By Milton Coy
Grenadians will have to choose from at least ten political parties when they go to the polls on February 19th 2013. Some of these political organizations only have a handful of supporters and may just be names on paper.
The newly formed political group – National Unity Front (NUF), which consists mainly of former members of the National Democratic Congress (NDC) will hold their convention on Sunday 20th January at the Calliste Government School, St. George. At that convention a leader and executive will be elected according to sources close to the organisation.
Speaking on GTC’s Rise and Shine Morning Chat with Milton Coy on Monday, Mr. Valdon Paul described NUF as a genuine alternative when it comes to governance for Grenada. Paul is NUF’s caretaker for the St. Patrick’s East constituency.
Another political party, the Grenada United Labor Party (GULP) is Grenada oldest political organization. GULP was the brain child of the late Prime Minister Sir. Eric Matthew Gairy. His Trade Union, the Grenada Manual Maritime and Intellectual Workers Union (GMMIWU) were the vehicle used to champion the cause of workers throughout the country. Since his death in 2002 the political party suffered many internal fights and struggles for political leadership and is today very weak politically and may not be able to fill all fifteen candidates.
The People United Labour Party (PULP) is also one of the less know political organizations in Grenada. Its leader Mr. Winston Fredrick came through the corridors of GULP and is seeking to capture the labor votes. Mr. Fredrick won a seat in the Grenada Parliament as a GULP candidate in 1995. PULP have not been able to attract membership to create any real impact on the Grenadian electorate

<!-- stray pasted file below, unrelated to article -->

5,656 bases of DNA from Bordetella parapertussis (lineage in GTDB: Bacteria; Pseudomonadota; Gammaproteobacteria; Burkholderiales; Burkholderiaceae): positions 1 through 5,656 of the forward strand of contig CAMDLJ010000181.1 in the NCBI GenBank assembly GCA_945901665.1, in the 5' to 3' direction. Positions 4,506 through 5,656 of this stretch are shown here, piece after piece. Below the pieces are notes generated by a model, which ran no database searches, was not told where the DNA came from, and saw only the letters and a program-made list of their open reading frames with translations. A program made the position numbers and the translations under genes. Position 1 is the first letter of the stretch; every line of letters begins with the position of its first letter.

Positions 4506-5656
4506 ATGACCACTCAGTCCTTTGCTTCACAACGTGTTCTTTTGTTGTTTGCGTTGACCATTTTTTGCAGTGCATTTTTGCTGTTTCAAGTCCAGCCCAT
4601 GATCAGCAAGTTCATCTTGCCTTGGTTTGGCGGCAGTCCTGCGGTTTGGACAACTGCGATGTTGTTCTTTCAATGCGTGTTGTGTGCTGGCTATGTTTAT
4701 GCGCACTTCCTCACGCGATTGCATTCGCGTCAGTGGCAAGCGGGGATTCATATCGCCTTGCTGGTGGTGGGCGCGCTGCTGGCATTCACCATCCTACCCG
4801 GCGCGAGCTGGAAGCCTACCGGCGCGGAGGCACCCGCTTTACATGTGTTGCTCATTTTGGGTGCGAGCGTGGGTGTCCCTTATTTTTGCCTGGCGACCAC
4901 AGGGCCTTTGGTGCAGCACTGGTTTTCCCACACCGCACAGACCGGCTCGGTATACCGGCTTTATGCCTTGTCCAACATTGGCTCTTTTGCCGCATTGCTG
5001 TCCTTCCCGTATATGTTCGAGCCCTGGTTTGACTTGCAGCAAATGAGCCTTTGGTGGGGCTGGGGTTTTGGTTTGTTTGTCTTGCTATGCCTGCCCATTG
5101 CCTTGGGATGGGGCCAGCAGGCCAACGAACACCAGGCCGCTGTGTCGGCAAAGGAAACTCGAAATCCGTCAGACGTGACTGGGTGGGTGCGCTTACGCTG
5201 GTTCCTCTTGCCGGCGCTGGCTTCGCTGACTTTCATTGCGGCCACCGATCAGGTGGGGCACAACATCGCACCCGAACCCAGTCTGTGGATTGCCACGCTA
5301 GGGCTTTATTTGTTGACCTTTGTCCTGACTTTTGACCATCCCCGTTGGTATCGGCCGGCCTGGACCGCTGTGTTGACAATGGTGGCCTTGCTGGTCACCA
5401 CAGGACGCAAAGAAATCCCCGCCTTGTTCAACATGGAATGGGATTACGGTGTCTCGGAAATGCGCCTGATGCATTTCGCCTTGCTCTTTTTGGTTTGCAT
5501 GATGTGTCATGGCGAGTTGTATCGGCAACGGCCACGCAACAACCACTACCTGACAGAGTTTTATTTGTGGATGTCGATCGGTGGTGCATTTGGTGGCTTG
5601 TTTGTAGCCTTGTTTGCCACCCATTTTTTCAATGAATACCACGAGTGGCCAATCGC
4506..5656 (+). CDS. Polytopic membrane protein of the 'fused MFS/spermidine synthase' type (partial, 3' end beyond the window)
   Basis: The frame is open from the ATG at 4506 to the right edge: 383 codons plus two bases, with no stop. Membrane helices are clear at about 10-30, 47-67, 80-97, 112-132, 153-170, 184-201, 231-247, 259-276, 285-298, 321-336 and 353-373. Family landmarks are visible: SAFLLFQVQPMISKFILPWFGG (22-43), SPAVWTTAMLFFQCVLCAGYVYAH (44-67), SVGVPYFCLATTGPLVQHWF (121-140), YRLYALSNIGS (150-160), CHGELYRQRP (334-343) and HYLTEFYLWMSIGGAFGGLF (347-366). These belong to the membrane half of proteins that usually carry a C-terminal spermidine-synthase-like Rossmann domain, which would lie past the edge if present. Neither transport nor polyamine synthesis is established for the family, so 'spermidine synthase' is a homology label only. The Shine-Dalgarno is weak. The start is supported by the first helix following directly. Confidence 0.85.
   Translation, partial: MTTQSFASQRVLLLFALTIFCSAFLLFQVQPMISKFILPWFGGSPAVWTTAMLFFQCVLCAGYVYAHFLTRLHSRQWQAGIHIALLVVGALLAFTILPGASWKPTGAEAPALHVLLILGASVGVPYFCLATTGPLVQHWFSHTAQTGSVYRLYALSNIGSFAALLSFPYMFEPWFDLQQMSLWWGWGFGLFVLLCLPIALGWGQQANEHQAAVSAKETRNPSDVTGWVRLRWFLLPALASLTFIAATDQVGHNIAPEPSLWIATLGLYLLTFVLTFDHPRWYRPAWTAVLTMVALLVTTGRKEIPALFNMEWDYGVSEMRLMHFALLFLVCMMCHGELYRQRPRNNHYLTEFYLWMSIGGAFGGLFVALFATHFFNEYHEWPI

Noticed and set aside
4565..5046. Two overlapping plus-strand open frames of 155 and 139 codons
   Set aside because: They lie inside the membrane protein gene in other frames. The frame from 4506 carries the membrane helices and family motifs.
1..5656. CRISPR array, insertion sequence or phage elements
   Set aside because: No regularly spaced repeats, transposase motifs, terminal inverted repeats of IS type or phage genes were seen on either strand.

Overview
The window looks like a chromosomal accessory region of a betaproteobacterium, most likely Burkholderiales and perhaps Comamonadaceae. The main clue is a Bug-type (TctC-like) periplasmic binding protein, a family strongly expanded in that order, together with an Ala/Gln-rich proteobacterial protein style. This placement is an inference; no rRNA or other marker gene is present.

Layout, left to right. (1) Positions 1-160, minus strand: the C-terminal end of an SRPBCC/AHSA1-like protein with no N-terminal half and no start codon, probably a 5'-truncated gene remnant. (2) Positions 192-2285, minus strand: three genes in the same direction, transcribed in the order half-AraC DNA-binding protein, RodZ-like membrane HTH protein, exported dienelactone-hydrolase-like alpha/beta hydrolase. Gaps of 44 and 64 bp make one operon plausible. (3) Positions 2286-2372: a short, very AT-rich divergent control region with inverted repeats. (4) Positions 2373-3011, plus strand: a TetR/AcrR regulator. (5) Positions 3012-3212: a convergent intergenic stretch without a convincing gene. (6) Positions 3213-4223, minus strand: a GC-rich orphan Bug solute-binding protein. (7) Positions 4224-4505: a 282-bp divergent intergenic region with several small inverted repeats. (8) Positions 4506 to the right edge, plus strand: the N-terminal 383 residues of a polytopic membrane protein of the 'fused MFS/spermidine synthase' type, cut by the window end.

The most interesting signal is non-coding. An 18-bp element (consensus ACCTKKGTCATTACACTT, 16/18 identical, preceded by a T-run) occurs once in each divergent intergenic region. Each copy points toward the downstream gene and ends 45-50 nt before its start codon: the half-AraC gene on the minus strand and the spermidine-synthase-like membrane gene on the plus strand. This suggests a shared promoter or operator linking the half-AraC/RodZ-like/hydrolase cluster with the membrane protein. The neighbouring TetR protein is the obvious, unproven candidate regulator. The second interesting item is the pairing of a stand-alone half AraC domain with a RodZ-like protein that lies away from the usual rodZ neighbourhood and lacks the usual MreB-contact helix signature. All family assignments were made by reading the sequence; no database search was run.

The Grenada Rennansiance Party (GRP) of Dr. Washington Edwards has never gotten off the ground since its entry in to Grenada’s politics almost a decade ago. It can be argued however that Mr. Washington’s ideas are different and radical compared to some other political parties.
The other less known political organizations only command a handful of members and are yet to present any ‘meaningful’ alternative.
The recently formed Movement for Independent Candidates (MIC) is introducing some new concepts to the political process by allowing its candidates to be independent while collaborating together on national issues.
As Grenadian prepare for the poles on February 19th the real choices are between the incumbent NDC and the main opposition New National Party of Dr. Keith Mitchell.
This election may very well give Grenadians an opportunity to vote for policies and not for personalities based on an educated electorate that has evolved within the last two decades. However whatever are the choices available for Grenadians, Grenada needs a strong and united political organisation that can make bold decisions for its sustainable development.